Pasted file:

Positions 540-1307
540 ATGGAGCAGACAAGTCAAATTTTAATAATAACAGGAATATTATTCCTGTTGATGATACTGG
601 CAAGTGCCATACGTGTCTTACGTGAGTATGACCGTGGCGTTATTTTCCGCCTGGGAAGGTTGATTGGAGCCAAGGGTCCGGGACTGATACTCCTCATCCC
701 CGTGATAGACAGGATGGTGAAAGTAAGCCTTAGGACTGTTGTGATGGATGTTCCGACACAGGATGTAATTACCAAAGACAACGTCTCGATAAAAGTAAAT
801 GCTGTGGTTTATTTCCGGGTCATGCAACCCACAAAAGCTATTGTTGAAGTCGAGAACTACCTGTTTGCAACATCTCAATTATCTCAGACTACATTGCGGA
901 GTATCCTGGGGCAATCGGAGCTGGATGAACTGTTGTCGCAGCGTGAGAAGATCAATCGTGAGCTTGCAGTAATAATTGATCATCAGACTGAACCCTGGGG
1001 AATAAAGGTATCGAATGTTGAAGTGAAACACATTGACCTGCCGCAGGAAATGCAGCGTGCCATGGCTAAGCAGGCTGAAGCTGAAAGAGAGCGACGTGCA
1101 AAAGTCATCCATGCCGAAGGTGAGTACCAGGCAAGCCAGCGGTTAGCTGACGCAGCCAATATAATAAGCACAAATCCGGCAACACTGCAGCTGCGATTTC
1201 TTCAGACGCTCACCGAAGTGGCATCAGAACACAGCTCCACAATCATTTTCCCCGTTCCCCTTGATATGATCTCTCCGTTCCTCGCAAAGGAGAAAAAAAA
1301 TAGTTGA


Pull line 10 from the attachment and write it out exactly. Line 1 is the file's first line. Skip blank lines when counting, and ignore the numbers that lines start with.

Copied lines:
1301 TAGTTGA